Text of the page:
Divorce doesn't have to be contentious. Increasingly, couples who decide to end their marriage try to do so in a way that lets them part amicably. That can save time, money and stress.

An amicable divorce is particularly important if you have children. You'll be in each other's lives forever. It's also beneficial for your kids to see that their parents can still be civil to one another and take care of them even if they can no longer be together as a couple.

How do you know if your ex is a toxic parent?

When couples with kids divorce and begin to parent across two households, their individual parenting styles often emerge. When they were together, one parent may have simply gone along with what the other parent did, so that spouse's parenting style was the one the kids got used to.

Some divorced spouses are better equipped to parent than others. You may feel that your co-parent is doing or saying things that are emotionally -- or even physically -- harmful to your kids. However, are you being overly critical because you have a good deal of animosity toward this person or are your concerns justified?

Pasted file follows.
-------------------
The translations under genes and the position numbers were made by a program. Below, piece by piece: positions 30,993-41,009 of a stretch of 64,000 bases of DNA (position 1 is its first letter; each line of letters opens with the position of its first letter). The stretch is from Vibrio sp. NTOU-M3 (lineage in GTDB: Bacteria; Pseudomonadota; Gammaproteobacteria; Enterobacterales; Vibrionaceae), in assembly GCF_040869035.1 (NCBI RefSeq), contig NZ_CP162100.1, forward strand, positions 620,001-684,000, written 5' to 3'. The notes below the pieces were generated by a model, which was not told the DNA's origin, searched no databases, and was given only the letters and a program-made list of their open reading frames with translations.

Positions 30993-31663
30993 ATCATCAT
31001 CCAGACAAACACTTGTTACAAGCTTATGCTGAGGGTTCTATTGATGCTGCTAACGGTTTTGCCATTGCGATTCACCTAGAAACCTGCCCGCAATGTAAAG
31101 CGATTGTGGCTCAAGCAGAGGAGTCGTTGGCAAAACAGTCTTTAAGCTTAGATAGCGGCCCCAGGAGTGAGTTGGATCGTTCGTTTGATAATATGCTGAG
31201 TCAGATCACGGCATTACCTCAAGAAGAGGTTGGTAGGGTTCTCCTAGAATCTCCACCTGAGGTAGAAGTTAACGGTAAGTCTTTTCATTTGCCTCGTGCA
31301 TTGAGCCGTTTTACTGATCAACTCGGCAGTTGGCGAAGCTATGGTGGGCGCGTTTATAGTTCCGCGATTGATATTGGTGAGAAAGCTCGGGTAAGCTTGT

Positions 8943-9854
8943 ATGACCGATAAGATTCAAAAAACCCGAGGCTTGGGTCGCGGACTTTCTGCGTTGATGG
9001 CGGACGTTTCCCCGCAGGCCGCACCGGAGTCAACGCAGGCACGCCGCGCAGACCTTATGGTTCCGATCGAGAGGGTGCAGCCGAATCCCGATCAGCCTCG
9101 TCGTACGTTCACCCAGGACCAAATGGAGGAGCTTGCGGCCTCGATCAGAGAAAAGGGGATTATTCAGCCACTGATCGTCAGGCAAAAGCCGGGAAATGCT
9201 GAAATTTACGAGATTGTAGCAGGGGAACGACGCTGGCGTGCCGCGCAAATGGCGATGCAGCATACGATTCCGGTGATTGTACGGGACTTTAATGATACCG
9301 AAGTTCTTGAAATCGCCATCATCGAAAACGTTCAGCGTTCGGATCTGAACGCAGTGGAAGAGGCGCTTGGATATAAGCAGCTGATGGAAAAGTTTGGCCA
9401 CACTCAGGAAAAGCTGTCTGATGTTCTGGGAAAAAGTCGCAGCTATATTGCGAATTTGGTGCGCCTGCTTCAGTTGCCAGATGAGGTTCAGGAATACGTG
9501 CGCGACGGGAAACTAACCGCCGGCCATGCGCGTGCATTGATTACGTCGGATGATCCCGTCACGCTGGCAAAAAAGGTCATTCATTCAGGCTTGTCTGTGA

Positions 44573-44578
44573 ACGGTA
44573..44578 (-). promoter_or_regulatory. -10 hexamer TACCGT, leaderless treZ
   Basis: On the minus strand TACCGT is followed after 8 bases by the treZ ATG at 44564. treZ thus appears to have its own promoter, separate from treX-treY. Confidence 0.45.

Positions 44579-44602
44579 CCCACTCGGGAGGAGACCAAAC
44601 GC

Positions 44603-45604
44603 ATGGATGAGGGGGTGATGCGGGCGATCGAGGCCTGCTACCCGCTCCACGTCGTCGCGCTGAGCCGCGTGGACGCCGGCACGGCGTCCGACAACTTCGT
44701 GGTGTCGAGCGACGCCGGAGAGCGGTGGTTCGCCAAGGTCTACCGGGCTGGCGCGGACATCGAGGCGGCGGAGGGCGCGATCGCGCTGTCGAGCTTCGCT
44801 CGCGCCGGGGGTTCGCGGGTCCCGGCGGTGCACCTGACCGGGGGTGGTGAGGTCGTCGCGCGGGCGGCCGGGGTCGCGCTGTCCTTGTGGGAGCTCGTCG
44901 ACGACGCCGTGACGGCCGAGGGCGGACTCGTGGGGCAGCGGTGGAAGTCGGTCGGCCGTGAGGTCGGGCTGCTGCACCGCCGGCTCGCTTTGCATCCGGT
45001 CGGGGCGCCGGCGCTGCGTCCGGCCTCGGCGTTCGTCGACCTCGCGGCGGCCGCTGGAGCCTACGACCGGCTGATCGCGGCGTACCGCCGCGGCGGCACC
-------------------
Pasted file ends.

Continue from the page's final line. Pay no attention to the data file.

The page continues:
Custodial parents' responsibilities when a co-parent returns

Sometimes, following divorce, one parent may be largely absent from their children's lives. Often this is because they're living far from the kids and the custodial parent. Maybe they're even overseas while serving in the military. Unfortunately, some parents have little or no contact with their kids because they're incarcerated or in an in-patient recovery or mental health facility.

When these absent parents are able to once again re-enter their children's lives, the transition can be challenging for both the kids and the parents. The custodial parent can play a crucial role in helping their kids reunite with their other parent.

Three factors divorcing parents should understand about custody

As a parent facing divorce, one of your biggest concerns may be about child custody. Your children are important to you, and it can seem absurd that you could be told that you can only see them on a schedule. However, there are three factors about child custody that can be helpful for you to understand if you are to reach the best possible child custody outcome.